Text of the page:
A recent study suggests many people may be abusing over-the-counter drugs without even knowing it, and we only have labeling to blame. Although it is FDA regulation to list all ingredients of OTC drugs on labels, many consumers do not have adequate enough knowledge about these drugs to take them properly. As a result, many people are mixing drugs, or taking multiple drugs with the same ingredients with little knowledge of the potential health repercussions.

According to their findings, published in the Journal of Public Policy & Marketing, researchers are concerned about our ill-informed overmedicating. “A consumer who takes a cold medicine containing, for instance, acetaminophen, may see nothing wrong with taking an additional medicine that also contains acetaminophen,” said researchers Jessie R. Catlin and Connie Pechmann of the University of California, along with Eric P. Brass of UCLA. “But in that case, he or she will likely ingest at least 1300mg of acetaminophen, and if those doses are repeated every four to six hours, the consumer will take in at least 5200mg of acetaminophen per day, well over the limit.”

Researchers examined how participants responded to drug labeling, studying groups of individuals with and without medical expertise. After asking the two groups to identify whether or not two separate medications contained the same ingredient, researchers found both groups were able to identify when OTC drugs had the same components, but only those with medical expertise were able to ascertain the risks of taking the medications simultaneously.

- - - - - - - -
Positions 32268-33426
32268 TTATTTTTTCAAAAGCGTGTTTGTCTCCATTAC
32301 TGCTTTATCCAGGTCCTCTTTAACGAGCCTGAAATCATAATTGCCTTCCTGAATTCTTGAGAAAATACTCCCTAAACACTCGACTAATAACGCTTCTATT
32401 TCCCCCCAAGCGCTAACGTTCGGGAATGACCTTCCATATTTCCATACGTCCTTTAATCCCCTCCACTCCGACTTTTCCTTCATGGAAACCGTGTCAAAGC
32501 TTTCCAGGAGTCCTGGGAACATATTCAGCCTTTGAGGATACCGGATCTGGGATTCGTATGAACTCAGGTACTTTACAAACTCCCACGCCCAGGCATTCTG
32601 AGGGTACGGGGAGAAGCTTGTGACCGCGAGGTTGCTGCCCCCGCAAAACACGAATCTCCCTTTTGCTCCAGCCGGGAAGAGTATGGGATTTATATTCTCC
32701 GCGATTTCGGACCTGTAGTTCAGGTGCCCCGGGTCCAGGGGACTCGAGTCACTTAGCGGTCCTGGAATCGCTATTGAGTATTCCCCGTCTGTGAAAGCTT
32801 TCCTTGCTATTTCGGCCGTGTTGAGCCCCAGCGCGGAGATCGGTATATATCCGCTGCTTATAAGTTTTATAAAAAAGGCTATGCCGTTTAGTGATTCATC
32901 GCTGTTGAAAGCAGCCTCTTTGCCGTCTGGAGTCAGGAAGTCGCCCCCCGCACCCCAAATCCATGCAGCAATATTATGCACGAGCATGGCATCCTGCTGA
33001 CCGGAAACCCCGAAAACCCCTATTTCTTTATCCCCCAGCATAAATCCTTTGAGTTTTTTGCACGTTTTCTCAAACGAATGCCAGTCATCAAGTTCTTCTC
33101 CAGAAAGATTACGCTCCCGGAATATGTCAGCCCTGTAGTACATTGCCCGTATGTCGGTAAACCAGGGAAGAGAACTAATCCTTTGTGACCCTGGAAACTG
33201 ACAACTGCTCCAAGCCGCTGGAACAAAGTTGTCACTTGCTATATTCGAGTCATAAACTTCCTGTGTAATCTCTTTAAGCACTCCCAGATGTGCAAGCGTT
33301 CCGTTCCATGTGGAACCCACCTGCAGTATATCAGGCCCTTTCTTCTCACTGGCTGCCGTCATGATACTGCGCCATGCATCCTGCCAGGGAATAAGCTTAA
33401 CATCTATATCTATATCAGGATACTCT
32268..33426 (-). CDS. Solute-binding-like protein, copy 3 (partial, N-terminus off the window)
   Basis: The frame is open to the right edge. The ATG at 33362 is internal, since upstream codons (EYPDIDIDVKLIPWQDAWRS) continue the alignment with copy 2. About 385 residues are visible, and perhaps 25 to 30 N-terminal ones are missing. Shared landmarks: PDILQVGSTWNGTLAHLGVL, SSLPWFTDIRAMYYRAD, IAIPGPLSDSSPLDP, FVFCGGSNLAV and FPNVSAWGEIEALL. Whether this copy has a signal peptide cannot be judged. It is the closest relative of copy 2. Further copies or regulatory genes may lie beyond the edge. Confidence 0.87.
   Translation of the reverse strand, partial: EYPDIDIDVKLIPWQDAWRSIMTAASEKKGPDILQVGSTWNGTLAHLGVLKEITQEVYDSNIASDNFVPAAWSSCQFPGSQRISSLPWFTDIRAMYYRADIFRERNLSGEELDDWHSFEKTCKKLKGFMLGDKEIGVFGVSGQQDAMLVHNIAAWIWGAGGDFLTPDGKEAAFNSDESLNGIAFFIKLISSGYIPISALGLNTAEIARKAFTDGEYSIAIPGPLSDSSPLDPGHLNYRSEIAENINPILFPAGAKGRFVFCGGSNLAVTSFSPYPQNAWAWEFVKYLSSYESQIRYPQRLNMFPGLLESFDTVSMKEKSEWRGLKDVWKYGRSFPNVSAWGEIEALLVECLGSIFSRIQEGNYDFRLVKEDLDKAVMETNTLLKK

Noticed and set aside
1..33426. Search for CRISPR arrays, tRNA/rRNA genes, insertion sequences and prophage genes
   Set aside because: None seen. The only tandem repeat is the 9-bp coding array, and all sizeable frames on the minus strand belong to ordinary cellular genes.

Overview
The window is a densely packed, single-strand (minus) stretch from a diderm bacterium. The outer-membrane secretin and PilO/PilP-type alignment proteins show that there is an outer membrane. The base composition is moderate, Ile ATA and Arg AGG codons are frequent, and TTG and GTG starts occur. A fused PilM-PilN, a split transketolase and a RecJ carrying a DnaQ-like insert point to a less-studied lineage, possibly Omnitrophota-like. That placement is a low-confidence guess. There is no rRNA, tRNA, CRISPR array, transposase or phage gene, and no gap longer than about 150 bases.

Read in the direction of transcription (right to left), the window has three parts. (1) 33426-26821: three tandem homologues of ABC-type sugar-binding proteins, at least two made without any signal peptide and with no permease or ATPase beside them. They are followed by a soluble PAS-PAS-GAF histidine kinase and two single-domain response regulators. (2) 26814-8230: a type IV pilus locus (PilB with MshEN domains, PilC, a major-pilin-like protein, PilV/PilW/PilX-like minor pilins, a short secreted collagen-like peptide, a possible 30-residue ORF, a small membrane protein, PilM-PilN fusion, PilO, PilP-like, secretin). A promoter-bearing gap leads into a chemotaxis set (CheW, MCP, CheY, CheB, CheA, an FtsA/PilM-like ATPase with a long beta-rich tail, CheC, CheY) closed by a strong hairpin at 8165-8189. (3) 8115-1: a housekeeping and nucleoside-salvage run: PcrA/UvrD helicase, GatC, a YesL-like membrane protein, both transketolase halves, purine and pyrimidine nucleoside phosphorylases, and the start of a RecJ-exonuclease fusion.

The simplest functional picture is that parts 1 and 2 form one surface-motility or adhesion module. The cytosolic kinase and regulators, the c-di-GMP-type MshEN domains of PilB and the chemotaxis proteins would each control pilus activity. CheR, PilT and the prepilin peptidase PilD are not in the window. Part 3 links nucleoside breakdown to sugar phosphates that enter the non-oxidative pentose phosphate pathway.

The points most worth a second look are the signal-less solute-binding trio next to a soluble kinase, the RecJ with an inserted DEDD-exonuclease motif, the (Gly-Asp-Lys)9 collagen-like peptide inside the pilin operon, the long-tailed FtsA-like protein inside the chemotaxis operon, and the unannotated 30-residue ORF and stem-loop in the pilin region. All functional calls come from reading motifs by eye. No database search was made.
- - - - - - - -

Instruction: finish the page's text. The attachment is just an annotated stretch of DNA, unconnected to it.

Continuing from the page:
Researchers thus did not find it farfetched to conclude that the average consumer, who very likely does not have much medical knowledge, may find no risk in taking multiple OTC drugs at once, even if they can tell both drugs have the same ingredients. We are naïve when it comes to our cold medicines, and tend to think that because it is over-the-counter, it cannot hurt us. It is this relaxed perspective researchers are hoping to change with clear warning labeling and public service announcements.

“Programs to educate the public on the risks of double-dosing must clearly emphasize that even over-the-counter medications can be dangerous when combined or misused,” wrote the authors in a recent press release. “More broadly, this study suggests that it is vitally important for practitioners and policymakers to address safety issues by first working to understand what is at the root of the consumer’s misunderstandings.”

Source: Catlin J, Pechmann C, Brass E, et al. Dangerous Double Dosing: How Naïve Beliefs Can Contribute to Unintentional Overdose with Over-the-Counter Drugs. Journal of Public Policy and Marketing. 2015.